COHSMO Policy Brief No. 2

The COHSMO-project’s 2nd policy brief is now out on our website

This phase of the COHSMO-project focuses on how location matters in the relation between policies aimed at promoting economic growth and social well-being and the context of local territorial cohesion. It is based on the hypothesis that local conditions such as territorial cohesion here broken down to the elements of patterns of local attachment, identity and interaction between groups are often neglected conditions impacting on the way that policy programmes are able to alleviate inequalities and generate economic growth and social well-being.

The claim guiding this part of the project is that the elements of territorial cohesion could impact both in a positive sense by boosting local innovation and ownership of forms of intervention, and in a more problematic sense by creating local inertia and resistance to local development and sustainable change.

A cross-national comparison of territorial cohesion in different types of areas and related to different scales will allow for the development of knowledge about these relations which will form the basis of policy recommendations (WP6, 7 and 8). Based on an interesting and deep discussion of the selection criteria it has become clear that a comparison between European countries is challenging. Due to different administrative principles, unequal degrees of devolution of competences or differences in constitutions, e.g. federal states versus unity states, any attempt to compare local political room for manoeuvre will experience major difficulties.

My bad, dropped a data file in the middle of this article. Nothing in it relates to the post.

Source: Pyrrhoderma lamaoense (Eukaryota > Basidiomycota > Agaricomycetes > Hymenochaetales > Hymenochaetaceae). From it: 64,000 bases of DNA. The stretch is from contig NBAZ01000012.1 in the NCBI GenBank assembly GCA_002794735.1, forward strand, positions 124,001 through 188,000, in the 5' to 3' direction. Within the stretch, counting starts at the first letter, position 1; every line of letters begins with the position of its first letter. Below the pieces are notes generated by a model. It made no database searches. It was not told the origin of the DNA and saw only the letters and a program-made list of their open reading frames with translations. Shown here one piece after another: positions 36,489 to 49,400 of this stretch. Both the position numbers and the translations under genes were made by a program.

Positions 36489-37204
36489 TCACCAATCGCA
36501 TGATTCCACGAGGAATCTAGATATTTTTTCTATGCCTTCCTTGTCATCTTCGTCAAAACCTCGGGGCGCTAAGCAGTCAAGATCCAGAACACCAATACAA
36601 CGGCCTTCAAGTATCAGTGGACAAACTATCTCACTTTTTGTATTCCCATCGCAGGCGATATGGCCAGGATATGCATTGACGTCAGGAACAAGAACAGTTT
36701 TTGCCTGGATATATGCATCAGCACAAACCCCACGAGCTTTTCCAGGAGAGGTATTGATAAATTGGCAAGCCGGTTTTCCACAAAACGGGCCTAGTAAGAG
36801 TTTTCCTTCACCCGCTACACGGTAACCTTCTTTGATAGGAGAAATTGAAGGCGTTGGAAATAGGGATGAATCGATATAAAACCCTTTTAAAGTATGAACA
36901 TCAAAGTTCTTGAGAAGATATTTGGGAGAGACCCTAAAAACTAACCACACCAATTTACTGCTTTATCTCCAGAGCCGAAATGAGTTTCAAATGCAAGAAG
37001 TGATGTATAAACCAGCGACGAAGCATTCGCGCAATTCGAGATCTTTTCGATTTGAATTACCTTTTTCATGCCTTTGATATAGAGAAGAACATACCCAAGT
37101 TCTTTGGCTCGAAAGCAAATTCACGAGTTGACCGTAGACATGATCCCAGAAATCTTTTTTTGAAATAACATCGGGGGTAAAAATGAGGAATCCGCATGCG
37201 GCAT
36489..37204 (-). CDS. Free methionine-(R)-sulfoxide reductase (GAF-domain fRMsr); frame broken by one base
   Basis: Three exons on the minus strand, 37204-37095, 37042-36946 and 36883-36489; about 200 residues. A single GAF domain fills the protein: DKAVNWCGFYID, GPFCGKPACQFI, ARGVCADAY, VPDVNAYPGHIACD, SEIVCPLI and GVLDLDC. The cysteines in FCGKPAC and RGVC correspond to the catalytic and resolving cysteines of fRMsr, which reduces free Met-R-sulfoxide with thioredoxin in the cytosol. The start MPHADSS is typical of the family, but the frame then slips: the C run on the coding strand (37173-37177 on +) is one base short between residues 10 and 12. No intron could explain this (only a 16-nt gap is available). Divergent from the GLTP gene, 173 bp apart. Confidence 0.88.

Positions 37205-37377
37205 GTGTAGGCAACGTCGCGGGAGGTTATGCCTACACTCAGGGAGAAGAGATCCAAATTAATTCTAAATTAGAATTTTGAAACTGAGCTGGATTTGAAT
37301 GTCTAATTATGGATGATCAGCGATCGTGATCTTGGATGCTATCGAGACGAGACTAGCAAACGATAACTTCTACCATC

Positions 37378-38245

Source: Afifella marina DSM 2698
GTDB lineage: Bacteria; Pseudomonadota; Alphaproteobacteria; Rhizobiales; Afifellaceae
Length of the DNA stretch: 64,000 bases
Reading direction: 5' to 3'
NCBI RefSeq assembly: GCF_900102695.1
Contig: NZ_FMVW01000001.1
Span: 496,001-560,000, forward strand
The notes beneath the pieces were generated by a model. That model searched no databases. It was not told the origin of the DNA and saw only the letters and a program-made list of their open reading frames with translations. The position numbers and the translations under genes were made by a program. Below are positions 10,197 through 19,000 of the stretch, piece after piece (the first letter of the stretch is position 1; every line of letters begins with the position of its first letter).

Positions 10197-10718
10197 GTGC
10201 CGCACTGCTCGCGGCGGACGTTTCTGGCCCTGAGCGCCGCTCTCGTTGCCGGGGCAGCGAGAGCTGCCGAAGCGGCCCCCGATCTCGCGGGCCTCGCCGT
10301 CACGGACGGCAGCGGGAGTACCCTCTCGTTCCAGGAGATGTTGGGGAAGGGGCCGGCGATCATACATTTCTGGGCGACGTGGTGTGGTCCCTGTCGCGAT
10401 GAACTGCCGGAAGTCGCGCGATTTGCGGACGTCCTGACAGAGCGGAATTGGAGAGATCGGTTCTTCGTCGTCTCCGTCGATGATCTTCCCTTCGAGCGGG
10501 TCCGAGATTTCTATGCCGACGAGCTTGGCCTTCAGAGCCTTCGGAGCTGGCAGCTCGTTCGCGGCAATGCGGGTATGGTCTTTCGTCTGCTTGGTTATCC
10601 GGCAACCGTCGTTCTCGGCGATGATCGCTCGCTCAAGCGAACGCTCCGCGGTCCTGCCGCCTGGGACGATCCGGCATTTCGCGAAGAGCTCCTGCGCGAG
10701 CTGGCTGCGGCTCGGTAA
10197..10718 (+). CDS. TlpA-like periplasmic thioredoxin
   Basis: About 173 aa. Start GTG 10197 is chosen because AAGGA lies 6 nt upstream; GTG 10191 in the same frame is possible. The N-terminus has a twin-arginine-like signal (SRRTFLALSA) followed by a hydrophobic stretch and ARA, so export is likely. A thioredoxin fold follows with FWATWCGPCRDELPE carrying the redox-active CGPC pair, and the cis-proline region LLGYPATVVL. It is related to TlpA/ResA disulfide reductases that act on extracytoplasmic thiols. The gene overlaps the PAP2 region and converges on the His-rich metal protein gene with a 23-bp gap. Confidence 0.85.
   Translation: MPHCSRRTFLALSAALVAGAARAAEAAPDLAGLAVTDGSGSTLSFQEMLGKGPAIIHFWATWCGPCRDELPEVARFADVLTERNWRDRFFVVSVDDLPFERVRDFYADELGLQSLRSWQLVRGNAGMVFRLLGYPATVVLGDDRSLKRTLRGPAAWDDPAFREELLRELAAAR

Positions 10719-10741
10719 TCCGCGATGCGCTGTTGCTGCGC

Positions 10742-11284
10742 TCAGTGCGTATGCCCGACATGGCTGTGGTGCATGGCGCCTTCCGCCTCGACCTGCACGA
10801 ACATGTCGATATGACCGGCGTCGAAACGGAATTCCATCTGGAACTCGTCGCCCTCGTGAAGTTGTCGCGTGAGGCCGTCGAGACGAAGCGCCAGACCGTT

Moreover, the simple fact that some countries are relatively small in terms of population and others relative large, e.g. compare Italy or United Kingdom to Denmark or Lithuania, can only further complicate comparisons. Such conditions are a part of reality and reflect the motto of the European Union “united in Diversity”quite well.

The COHSMO-project suggests a distinction between comparability and conjunction. Comparability where cases are alike and units are uniform (narrow, rigorous (well known repetitive units); Conjunction where cases are related, back up each other and justify each other (develop or evolving each other’s  differences). There are no pre-given uniform units and one of the results of the project is to point to new and more useful (meaningful) smaller units. This is why it is significant that the COHSMO-project is working on a location-sensitive typology.

Read the entire policy brief here.